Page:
State News : New Jersey

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New Jersey



One of the most significant cases to be decided by the Appellate Division with respect to subrogation rights was issued on December 4, 2018 in New Jersey Transit Corporation v. Sanchez, A-0761-17T3 (App. Div. December 4, 2018).  The case will have an impact on how employers deal with a very common scenario in New Jersey.

David Mercogliano was injured in a motor vehicle accident during the course of his employment. NJ Transit owned the vehicle driven by Mercogliano and paid workers’ compensation benefits to Mercogliano in the amount of $33,625.70 (comprising $6,694.04 in medical benefits, $3,982.40 in temporary disability benefits, and $22,949.26 in permanent partial disability benefits).  Mercogliano did not sue the driver of the other vehicle, Sanchez, or the owner of the vehicle, Smith.  Instead, NJ Transit filed a subrogation action pursuant to N.J.S.A. 34:15-40(f) against the third party defendant carriers.  That provision allows the workers’ compensation carrier or employer to file a suit after one year against a tortfeasor, if the tortfeasor has not filed suit.

The trial judge ruled against NJ Transit on the ground that the verbal threshold barred any such subrogation claim since Mercogliano himself could not meet the verbal threshold because he did not sustain a permanent injury as defined by N.J.S.A. 39:6A-8(a).  In essence, the trial court held that NJ Transit stood in the shoes of Mercogliano.   NJ Transit appealed.

In a decision that will surely lead to the filing of more subrogation suits, the Appellate Division reversed in favor of NJ Transit.  This decision has been published, so its impact will be great. First, the Appellate Division observed that the verbal threshold contained in so many drivers’ automobile policies does not apply to economic loss.  Rather, it applies to non-economic loss.  The Court said that an “injured worker may recover medical expenses from the third-party tortfeasor and N.J.S.A. 39:6A-12 does not apply,” citing Lambert v. Travelers Indemnity Co. of America, 447 N.J. Super. 61 (App. Div. 2016).  Since Mercogliano could have sued the tortfeasor to recover medical expenses, the Court reasoned that it follows under Section F of the workers’ compensation subrogation statute that the workers’ compensation employer could sue after the one-year waiting period.

The Court flatly disagreed with the reasoning of another published Appellate Division case, namely Continental Insurance Co. v. McClelland, 288 N.J. Super. 185 (App. Div. 1996).  The Court noted that the Continental case has not been followed by other court decisions in recent years.  The Court highlighted the fact that NJ Transit was seeking to recover benefits paid to Mercogliano for economic loss (medical expenses and wage loss), not noneconomic loss.  The Court said:

To be clear, Mercogliano’s automotive insurer paid him no benefits and incurred no costs, and the workers’ compensation carrier does not seek reimbursement from Mercogliano’s automotive insurer.  On the contrary, NJ Transit seeks reimbursement from the negligent third-party tortfeasors pursuant to Section 40.  If successful, NJ Transit’s workers’ compensation carrier would be reimbursed by the tortfeasors, subject to their right to indemnification from their own automotive insurers.  Therefore, allowing NJ Transit to pursue reimbursement does not conflict with AICRA’s collateral source rule, N.J.S.A. 39:6A-6.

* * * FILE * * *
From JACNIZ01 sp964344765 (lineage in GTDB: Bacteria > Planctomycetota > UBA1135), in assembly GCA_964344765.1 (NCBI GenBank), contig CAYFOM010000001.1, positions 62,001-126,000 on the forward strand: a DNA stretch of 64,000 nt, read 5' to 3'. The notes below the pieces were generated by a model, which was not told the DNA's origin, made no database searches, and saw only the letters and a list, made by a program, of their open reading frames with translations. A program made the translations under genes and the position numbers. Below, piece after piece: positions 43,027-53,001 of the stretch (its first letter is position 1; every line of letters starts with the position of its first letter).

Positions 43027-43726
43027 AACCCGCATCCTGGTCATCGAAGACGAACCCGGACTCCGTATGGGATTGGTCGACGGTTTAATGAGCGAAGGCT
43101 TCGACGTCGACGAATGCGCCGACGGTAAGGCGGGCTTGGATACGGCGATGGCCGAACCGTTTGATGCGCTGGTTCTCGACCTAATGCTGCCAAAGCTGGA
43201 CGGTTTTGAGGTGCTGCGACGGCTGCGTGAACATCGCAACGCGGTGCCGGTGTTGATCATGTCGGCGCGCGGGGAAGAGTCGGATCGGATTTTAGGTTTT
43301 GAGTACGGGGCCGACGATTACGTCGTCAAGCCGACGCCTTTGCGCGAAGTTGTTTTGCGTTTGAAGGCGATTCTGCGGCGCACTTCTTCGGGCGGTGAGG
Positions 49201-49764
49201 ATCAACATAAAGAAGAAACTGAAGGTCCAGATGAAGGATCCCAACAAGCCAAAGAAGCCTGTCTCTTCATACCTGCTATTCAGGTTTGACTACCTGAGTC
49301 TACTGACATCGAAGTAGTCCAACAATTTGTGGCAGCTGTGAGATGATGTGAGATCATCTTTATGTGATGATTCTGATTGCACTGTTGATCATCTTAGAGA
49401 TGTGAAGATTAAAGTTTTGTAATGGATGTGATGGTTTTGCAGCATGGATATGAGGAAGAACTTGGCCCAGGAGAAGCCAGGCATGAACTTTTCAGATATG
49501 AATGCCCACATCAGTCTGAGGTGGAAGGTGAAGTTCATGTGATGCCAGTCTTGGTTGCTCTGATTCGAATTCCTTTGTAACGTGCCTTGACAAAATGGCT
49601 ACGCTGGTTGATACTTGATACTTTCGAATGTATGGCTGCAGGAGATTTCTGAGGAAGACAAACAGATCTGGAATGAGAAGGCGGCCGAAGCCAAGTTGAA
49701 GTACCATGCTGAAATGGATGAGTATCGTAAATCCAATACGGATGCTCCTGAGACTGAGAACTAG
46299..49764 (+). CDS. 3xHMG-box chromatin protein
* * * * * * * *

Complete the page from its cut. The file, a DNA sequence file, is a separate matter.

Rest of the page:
This case provides a road map for employers to pursue tortfeasors for reimbursement of medical and temporary disability benefits paid in workers’ compensation arising from car accidents where the injured worker cannot sue due to a verbal threshold policy.

One key question is whether this decision is limited to payments of medical and temporary disability benefits as opposed to permanency benefits.  William T. Freeman, Esq. of Brown & Connery, whose colleague Shawn C. Huber, Esq. argued the case successfully for NJ Transit, notes that the Court cited language in Lambert that is very broad:  “As long as the employee’s injuries were caused by a third-party and not the employer, the WCA gives the workers’ compensation carrier an absolute right to seek reimbursement from the tortfeasor for the benefits it has paid to the injured employee.”  This language certainly supports the view that permanency benefits may be sought.

On the other hand, the NJ Transit opinion did not really focus on permanency benefits.  The Court initially framed the issue to be decided as follows: “In this appeal, we consider whether a workers’ compensation carrier can obtain reimbursement of medical expenses and wage loss benefits it paid from tortfeasors who negligently caused injuries to an employee in a work-related motor vehicle accident, if the employee would be barred from recovering non-economic damages from the tortfeasors because he did not suffer a permanent injury.”  Future cases will no doubt settle the question whether this important decision includes the right to sue for permanency benefits.



John H. Geaney, Esq., is an Executive Committee Member and a Shareholder in Capehart Scatchard's Workers’ Compensation Group.  Mr. Geaney concentrates his practice in the representation of employers, self-insured companies, third-party administrators, and insurance carriers in workers’ compensation, the Americans with Disabilities Act and Family and Medical Leave Act. Should you have any questions or would like more information, please contact Mr. Geaney at 856.914.2063 or by e‑mail at